Policing Content: Whose Job is it anyway?

In the recent days with major content and data breaches on Facebook, the US Senate took a tough view on major social media companies. The question is if enough is being done to regulate and police content on social media platforms. With more than 2 billion active users, the key players in this field are Facebook, Twitter, Amazon, Google, Instagram and a few such others. It is up to these large companies to spend more and give more focus on content evaluation so that disruptive, harmful and criminal content stays away from their communities. These content can include things like hate speeches against minorities, nudity, child pornography, animal poaching, selling and promotion of drugs and non-prescription medication. All this falls into content that is a ‘no no’ with most communities.

We now have very effective AI tools that can monitor, track and remove harmful and damaging content of this kind. Content which threatens harm to others and promotes any criminal activity will be instantly removed by these AI tools. The user will be blocked or his account disabled. Beheading videos and snuff videos have also been removed by AI tools. Facebook has pledged to add another 20,000 content evaluators around the world who will cull out and disable this type of harmful content and propaganda. They have decided to get more local on this issue. They hired freelance content evaluators in Myanmar before the general elections in the country to counter hate speeches, false news and harmful propaganda. Facebook has always maintained that every country or region has their own social, economic and language quirks. So only the locals of that country can be the best in removing harmful content. After all, hate speech for one could be just a free speech for others. They are sorting these issues by going local. In keeping with their policy of improving and better defining what the community standards are, Facebook has come out with a new set of guidelines on what is harmful content.

They have also improved their appeal system. Now if you have your content removed, you can appeal against it and ask for the reason for its removal. This is a good thing as it gives writers, short filmmakers, web series makers and bloggers enough air to breathe and be creative with their stories. These guidelines act as their own censorship board and as any creator of content, you also have a right to appeal.

Amazon has similar policies to keep its community safe and feel protected. While it allows some sexual wellness products to be sold from its stores, it removes material that describes sexual acts explicitly or shows nude pictures or child pornography. Content threatening someone else or of a liable nature is a ‘no no’ and members of the community have an option to report a content if they feel it is against the guidelines of their website. In that case, the content will be re-examined and removed if it is so felt. Use of abusive language and profanity is also a ‘no no’ although you can get away with a few swear words like f**k, b***h, b*****d, b***s, d**k, p***k, a*****e etc. I have used them extensively in my travel stories and no one has reported them yet. So I feel it is ok with my current community. See, that’s the thing. There are so many versions and visions of what is the right community standard and that’s where the confusion starts as opinions are diverse on this with cultural biases.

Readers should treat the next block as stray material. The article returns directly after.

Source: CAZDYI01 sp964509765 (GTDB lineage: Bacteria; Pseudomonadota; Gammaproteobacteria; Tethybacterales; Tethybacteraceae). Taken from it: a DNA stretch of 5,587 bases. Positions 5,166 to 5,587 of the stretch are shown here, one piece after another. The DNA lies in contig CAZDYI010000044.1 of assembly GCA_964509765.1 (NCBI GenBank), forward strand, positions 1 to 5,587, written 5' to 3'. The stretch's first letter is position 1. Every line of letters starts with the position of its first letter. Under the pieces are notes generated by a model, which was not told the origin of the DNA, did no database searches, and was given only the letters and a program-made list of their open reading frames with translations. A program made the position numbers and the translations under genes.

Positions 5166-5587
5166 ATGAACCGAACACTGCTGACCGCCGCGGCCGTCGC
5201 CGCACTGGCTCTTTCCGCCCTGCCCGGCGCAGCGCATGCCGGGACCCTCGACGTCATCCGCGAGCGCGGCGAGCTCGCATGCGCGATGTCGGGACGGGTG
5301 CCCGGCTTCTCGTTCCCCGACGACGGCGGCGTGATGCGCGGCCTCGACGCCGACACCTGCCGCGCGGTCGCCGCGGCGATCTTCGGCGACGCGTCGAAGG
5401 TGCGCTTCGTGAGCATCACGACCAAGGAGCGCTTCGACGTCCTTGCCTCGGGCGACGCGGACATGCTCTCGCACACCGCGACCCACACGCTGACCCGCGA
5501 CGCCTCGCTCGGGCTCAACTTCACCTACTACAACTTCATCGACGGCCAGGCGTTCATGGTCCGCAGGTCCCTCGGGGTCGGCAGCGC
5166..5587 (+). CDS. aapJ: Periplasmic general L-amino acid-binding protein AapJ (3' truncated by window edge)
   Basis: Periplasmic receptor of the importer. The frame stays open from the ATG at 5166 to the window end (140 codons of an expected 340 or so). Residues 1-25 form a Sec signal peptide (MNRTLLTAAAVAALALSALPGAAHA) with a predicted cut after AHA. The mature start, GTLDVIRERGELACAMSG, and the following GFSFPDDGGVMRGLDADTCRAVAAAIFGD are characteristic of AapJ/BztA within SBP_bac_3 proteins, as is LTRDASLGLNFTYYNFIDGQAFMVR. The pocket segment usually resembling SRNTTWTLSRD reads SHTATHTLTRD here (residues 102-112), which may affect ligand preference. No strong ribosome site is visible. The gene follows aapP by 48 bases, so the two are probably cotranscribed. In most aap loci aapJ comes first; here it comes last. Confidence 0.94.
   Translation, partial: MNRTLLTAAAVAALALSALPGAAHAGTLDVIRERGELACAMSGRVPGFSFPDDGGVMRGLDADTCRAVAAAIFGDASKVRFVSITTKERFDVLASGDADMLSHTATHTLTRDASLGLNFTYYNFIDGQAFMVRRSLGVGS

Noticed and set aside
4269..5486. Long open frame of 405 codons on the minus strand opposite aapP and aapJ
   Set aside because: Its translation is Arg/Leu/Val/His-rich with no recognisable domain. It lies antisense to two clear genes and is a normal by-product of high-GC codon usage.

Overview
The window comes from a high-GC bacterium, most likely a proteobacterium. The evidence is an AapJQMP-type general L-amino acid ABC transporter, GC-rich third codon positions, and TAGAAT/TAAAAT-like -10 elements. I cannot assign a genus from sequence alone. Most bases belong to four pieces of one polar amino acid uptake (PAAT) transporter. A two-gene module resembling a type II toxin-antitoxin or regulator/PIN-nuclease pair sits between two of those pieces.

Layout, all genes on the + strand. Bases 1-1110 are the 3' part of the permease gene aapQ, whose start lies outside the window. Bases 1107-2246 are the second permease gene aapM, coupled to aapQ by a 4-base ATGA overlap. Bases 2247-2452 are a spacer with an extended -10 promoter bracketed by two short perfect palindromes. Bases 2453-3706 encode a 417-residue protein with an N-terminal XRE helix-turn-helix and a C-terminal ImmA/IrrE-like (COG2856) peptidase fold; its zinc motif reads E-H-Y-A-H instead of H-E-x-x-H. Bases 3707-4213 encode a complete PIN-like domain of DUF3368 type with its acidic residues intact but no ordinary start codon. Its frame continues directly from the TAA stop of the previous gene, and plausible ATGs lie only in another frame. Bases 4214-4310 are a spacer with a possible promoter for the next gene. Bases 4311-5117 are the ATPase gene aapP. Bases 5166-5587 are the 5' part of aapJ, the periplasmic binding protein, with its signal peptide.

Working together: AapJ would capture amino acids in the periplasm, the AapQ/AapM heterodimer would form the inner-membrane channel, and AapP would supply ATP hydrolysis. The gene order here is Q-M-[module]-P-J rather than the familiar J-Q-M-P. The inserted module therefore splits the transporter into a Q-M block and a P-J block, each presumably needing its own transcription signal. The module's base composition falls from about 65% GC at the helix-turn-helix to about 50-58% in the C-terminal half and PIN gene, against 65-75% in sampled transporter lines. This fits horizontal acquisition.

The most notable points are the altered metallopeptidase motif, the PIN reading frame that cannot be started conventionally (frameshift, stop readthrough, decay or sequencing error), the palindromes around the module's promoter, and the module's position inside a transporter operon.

On the other hand, Google is strict with account hijacking, impersonation or posting other people’s private information like bank details, phone numbers or credit card numbers. It will, however, let some type of nude pictures which fall under artistic value pass and let go. It will, however, penalise you if you distribute pornography and bank for child trafficking or other human trafficking activity. It could also report you to the police and have you permanently disengaged from its site. Action will also be taken against you if you are spamming, threatening and bullying other members of the community. In short, what is generally unacceptable social behaviour is also unacceptable on social media platforms. The issue is the policing and the actual removal of all the content that is of a harmful nature to others in the community. A post or a content piece can be graphically pornographic to me but can just be sensual in someone else’s eyes.

AI tools are getting smarter at this and are being used for this activity to cull up the internet with negativity, hate, crime, bullying, harm and fake propaganda. There are efforts being made to set higher standards and clearer guidelines so that people are able to handle the issues of harmful content and clean up their own community, a kind of self-censorship of sorts. On Facebook, if someone reports your content, you can send a direct message to that person and with his help, resolve the issue. I think we need more of that. Content showed must be removed by the communities themselves if deemed harmful to others. More self-policing, safer the neighbourhood.

But exceptions are to be made for creative thinkers, writers, artists and filmmakers. If the content is showcased in a tasteful way to promote something meaningful and for the betterment of the community as a whole, it should be allowed and seen with leniency so that free thought and creative expression can flourish within the communities and new ideas can always get a place to germinate.

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